Cambodians went to the polls last weekend, but it was a sham of an election, dominated by Hun Sen, the country’s aging autocrat. With the opposition party banned and soldiers at polling booths to ensure the outcome went only one way, no credible organization signed off on the election’s validity—but quite a few fake organizations did. Election observation in authoritarian regimes is a relatively new phenomenon. Beginning in the late 1980s, the number of elections monitored by intergovernmental organizations, nongovernmental organizations, and sovereign states increased substantially. This brought increased criticism of the behavior of authoritarian regimes, which signaled their compliance to the norm of external observation in exchange for certain benefits, such as legitimacy, foreign direct investment, and membership in international organizations. This gave democracy promotion actors, which coordinated a majority of election-monitoring missions, newfound leverage over the behavior of authoritarian regimes. In the last decade, however, dictators have fought back.
Writing in Foreign Policy in October 2013, Christopher Walker and Alexander Cooley identified the sudden emergence and increasing use of what they termed “zombie monitors” among a small group of savvy dictators. In the intervening years, there has been a wider effort to understand how exactly these groups erode domestic perceptions of electoral integrity and corrode the international norm of external election observation.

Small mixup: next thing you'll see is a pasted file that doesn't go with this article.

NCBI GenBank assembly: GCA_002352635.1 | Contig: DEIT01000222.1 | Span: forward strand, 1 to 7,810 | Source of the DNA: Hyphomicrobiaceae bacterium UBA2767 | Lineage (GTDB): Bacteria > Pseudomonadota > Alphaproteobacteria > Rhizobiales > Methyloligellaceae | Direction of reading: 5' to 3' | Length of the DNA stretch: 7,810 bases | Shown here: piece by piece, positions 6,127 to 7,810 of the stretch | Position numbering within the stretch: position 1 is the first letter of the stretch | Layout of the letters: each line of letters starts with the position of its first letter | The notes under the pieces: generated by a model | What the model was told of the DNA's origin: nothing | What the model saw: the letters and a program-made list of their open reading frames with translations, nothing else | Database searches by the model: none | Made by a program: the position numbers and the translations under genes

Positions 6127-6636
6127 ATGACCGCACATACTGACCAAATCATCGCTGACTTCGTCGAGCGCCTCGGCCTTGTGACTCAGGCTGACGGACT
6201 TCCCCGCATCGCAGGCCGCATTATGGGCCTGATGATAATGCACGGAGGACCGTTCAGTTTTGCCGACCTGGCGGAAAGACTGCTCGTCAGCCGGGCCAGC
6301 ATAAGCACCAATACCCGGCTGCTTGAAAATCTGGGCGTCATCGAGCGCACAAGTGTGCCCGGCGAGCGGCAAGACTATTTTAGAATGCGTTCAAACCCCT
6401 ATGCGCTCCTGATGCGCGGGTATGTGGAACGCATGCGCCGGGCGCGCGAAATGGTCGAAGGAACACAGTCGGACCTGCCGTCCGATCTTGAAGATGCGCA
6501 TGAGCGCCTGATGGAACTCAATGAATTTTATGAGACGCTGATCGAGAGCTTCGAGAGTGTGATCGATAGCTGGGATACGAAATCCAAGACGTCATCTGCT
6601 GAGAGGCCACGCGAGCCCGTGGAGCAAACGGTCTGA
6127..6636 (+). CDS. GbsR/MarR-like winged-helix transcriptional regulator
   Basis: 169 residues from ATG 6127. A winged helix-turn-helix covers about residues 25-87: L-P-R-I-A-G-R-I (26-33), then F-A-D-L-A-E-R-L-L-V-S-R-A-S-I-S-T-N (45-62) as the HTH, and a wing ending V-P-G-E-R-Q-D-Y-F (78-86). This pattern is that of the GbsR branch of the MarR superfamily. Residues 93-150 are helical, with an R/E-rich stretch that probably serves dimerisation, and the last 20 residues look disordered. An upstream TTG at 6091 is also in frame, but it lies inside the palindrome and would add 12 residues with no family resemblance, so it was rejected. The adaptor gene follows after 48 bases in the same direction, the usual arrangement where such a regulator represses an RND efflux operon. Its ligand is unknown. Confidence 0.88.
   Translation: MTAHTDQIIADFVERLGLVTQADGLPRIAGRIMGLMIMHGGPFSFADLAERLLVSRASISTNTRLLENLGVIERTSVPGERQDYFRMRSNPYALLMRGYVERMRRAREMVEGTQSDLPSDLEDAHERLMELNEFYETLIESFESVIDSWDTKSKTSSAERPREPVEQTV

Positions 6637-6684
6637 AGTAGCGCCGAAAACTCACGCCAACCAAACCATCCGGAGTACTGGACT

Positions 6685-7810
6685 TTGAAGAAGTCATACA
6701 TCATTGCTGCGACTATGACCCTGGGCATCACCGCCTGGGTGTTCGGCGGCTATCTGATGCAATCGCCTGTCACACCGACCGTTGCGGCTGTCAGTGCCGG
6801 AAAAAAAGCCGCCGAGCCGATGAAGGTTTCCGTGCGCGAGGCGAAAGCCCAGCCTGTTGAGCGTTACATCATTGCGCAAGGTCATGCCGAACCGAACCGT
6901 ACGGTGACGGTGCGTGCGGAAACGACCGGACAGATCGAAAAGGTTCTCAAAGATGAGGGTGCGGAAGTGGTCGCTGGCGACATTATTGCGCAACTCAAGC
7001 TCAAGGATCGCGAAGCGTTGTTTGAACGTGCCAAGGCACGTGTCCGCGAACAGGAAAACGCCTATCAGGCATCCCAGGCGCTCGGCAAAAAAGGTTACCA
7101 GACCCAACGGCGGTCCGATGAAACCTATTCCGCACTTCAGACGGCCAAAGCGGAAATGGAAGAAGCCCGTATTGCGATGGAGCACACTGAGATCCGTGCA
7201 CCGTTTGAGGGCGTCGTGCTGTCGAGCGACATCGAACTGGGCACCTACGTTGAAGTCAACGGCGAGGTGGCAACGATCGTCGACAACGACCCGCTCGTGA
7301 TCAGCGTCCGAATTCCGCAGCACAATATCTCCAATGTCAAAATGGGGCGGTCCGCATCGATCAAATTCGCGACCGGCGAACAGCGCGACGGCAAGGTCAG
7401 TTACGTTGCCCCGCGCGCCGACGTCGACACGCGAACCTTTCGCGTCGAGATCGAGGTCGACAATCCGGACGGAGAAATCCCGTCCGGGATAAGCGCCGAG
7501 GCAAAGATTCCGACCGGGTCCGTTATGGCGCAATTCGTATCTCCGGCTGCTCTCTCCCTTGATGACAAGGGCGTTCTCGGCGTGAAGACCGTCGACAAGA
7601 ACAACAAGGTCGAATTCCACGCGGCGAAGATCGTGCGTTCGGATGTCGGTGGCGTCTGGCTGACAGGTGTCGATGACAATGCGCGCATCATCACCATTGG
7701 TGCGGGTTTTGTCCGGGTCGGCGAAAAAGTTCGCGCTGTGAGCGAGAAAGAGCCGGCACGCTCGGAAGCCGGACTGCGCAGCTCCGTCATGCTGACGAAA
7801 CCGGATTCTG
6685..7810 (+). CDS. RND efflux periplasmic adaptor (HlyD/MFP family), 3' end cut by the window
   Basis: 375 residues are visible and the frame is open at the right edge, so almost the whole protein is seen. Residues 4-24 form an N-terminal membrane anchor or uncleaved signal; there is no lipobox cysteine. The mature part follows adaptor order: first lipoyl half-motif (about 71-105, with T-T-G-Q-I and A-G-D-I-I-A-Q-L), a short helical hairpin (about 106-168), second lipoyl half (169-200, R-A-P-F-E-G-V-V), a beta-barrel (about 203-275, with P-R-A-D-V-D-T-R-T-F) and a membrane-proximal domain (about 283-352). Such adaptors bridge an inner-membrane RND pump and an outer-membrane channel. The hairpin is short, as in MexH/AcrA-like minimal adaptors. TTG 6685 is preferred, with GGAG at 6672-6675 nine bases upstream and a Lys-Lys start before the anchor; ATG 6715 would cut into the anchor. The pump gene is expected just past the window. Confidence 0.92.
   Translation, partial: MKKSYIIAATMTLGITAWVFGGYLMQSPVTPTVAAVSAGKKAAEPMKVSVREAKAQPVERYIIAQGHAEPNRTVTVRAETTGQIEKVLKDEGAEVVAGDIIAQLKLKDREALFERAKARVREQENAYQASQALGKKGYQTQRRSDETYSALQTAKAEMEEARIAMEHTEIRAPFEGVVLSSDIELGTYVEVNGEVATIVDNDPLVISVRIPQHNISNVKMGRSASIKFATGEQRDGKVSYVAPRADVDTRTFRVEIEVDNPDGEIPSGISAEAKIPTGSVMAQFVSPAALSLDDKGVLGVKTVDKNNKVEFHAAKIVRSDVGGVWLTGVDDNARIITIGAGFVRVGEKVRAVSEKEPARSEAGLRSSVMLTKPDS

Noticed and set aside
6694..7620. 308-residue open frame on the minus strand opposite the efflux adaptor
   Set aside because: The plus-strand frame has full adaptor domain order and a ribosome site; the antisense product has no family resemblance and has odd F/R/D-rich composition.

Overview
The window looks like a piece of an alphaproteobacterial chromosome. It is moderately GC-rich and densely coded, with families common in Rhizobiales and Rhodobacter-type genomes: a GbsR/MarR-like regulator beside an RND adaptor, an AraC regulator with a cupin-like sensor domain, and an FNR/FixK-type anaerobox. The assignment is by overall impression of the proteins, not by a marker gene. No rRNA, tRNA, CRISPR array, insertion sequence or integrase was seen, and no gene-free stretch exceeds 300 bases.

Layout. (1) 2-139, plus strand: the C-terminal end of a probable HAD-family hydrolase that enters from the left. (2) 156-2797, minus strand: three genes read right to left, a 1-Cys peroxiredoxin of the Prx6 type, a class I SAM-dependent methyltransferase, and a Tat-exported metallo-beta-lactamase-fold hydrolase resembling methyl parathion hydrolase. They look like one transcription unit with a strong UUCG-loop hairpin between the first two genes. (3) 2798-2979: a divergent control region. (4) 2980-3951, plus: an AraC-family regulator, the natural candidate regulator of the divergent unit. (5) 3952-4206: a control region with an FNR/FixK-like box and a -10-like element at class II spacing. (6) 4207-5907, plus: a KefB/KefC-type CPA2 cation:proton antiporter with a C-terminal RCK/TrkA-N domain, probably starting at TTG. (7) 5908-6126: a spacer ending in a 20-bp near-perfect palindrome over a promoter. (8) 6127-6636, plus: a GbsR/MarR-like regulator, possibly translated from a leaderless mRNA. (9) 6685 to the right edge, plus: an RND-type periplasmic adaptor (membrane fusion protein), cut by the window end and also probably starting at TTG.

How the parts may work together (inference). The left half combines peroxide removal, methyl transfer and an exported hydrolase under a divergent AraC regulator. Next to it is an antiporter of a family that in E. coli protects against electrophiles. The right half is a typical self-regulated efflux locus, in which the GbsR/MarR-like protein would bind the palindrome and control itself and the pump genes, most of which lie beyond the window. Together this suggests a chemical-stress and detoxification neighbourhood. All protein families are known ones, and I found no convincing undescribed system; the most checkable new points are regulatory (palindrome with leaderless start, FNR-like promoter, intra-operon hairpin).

The inconvenient truth, however, is that our determination to identify and analyze these zombie monitors has not kept pace with the more cunning ways dictators have subsequently deployed them. The last few years has witnessed a few distinct changes in the use of fake election observation groups, which has coincided with the rise of more sophisticated forms of cooperation among authoritarian regimes.